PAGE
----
Irina Pino

Juan Carlos Flores reading a poem.  Photo: habanaelegante.com
Juan Carlos Flores reading a poem. Photo: habanaelegante.com

HAVANA TIMES — On September 15th, I heard about Cuban poet Juan Carlos Flores’ suicide. He’d suffered from schizophrenia and in the last period of his life, he’d decided to be by himself, his wife had gone out of the country. His friends used to help him, but in many of these situations, people who suffer from this disease, brusquely end all of their relationships, close themselves off and participate in their own deaths.

This disease has very rough edges, and those who suffer living in complete solitude, don’t escape them. Those afflicted by this evil, can hear their own voice and converse with, or hear, other voices.

Word has it that he went out and bought bread that morning, announcing that he was going to hang himself. Later, they found his body hanging from his balcony. It was difficult to enter the apartment as he had secured the door shut with planks of wood and other objects.

I can imagine how devastating it must have been for all of his family and friends, to have to deal with this event. I didn’t know him personally; I’d only seen him once, at a book reading he gave at Torre de Letras – the literary project created by Reina Maria Rodriguez at the Cuban Book Institute. On that occasion, Juan Carlos Flores had read some of his poems; I remember that they were short but powerfully concise.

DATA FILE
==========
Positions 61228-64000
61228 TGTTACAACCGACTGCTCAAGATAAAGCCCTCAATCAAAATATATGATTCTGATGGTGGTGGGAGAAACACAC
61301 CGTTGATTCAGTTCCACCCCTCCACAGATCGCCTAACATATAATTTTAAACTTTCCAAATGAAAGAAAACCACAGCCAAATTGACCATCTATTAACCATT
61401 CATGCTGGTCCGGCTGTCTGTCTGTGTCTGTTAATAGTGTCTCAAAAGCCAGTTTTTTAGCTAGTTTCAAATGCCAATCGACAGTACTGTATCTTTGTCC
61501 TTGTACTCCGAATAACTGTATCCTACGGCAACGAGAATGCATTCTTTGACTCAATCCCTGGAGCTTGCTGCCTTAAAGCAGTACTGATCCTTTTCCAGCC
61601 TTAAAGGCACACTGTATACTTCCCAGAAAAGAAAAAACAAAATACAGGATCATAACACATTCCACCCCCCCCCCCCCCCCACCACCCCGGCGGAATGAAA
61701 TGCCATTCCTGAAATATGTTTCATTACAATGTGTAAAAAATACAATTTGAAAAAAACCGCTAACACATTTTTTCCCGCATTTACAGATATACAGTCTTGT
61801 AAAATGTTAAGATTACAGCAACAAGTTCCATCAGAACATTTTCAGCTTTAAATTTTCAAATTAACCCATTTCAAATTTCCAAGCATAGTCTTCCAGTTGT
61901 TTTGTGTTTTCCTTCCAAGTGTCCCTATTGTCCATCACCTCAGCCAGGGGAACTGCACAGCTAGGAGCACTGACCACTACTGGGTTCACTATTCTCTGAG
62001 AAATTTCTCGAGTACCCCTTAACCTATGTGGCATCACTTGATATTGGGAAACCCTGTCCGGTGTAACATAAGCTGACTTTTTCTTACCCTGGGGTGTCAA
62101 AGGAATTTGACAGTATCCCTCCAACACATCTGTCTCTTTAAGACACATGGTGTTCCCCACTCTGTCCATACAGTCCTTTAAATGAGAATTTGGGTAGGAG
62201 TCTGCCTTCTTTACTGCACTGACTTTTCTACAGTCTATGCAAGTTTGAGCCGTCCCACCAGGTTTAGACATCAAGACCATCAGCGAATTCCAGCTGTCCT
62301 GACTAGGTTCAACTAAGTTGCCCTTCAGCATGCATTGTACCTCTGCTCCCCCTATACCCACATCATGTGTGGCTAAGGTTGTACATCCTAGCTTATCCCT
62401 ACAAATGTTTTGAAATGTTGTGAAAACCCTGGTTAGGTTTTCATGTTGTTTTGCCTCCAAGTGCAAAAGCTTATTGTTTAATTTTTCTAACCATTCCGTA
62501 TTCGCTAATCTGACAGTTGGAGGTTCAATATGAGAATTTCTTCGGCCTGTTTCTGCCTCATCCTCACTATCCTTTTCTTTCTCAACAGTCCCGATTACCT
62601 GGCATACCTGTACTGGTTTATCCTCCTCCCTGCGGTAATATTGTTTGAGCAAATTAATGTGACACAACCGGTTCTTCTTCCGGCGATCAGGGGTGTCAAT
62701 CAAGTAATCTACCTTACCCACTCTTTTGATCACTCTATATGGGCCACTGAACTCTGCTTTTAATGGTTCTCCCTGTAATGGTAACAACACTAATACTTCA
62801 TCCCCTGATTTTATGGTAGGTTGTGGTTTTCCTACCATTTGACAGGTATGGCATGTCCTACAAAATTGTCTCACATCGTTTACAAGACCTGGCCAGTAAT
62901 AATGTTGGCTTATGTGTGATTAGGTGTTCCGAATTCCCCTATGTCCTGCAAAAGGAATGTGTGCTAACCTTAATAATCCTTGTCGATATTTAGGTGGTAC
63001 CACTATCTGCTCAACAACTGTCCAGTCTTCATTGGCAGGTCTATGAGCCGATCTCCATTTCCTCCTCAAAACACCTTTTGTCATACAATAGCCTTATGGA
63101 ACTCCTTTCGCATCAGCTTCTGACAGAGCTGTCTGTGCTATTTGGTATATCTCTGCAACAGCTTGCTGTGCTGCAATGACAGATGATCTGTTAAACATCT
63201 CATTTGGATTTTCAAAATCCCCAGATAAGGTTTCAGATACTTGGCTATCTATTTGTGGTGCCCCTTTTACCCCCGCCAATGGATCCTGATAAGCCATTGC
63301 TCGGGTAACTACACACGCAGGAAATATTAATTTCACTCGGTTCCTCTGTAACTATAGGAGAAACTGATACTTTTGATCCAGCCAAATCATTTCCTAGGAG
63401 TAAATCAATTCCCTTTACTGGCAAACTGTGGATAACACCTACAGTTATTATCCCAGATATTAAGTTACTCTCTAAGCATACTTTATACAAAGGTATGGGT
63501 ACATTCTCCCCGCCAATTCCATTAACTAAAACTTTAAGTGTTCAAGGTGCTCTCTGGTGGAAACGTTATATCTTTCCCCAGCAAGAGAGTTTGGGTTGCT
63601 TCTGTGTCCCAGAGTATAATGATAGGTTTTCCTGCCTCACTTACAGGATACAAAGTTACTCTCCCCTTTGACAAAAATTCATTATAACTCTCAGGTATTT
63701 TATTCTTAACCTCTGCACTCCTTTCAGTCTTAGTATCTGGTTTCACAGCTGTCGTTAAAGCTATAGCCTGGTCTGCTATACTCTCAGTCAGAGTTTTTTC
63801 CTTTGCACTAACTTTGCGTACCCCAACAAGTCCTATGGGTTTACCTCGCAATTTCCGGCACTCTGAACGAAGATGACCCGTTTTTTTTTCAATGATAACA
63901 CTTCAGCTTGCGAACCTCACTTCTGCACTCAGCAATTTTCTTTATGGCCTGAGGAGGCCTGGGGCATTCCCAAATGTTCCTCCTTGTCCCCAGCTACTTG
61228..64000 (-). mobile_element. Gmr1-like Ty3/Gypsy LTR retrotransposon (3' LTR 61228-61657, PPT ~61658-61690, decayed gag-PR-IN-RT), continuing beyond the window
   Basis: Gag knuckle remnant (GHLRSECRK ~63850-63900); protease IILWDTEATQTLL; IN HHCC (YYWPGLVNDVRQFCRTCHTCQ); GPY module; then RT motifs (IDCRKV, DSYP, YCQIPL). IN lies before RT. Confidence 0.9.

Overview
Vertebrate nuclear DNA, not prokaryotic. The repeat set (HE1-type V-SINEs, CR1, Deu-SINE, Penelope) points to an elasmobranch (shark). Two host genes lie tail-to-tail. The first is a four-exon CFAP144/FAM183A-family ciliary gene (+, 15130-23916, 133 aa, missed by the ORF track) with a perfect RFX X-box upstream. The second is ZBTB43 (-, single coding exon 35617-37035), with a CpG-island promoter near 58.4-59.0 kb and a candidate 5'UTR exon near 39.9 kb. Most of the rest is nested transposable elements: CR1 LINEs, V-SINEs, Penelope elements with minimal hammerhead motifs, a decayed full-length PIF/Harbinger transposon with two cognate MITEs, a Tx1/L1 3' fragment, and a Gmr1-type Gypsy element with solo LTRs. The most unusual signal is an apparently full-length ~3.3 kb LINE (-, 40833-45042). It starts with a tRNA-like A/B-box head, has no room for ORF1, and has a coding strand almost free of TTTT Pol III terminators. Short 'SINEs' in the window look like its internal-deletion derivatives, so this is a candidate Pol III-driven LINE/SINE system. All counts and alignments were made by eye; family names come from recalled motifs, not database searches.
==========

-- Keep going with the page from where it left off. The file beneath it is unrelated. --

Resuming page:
Taking your own life, is normally very unfair to others, those who love you; or maybe it can be an act of bravery, or rebelliousness, an option that allows you to stop suffering, something which reveals to us that it’s impossible to accept the disease’s imbalances, the darkness which you want to escape forever.

As Angel Escobar once wrote in his poems: “If I wasn’t a knife/ I could talk to somebody who walks past. / I would tell them that their fears are my fears, / but from the other side/ atrocities never have just one face.”

Poets’ deaths move us, because they’ve been chosen, to say and see things in a very unique way, to have blessed eyes, eyes and a sense of smell, because they don’t have to be held accountable when they leave. Juan Carlos Flores joins the list of poets who have committed suicide in Cuba: Raul Hernandez Novas, Angel Escobar, and many others, who left their mark with their poems, having their lives and their deaths at their disposal.

A strange goodbye for real lives.


Irina Pino

Irina Pino: I was born in the middle of shortages in those sixties that marked so many patterns in the world. Although I currently live in Miramar, I miss the city center with its cinemas and theaters, and the bohemian atmosphere of Old Havana, where I often go. Writing is the essential thing in my life, be it poetry, fiction or articles, a communion of ideas that identifies me. With my family and my friends, I get my share of happiness.

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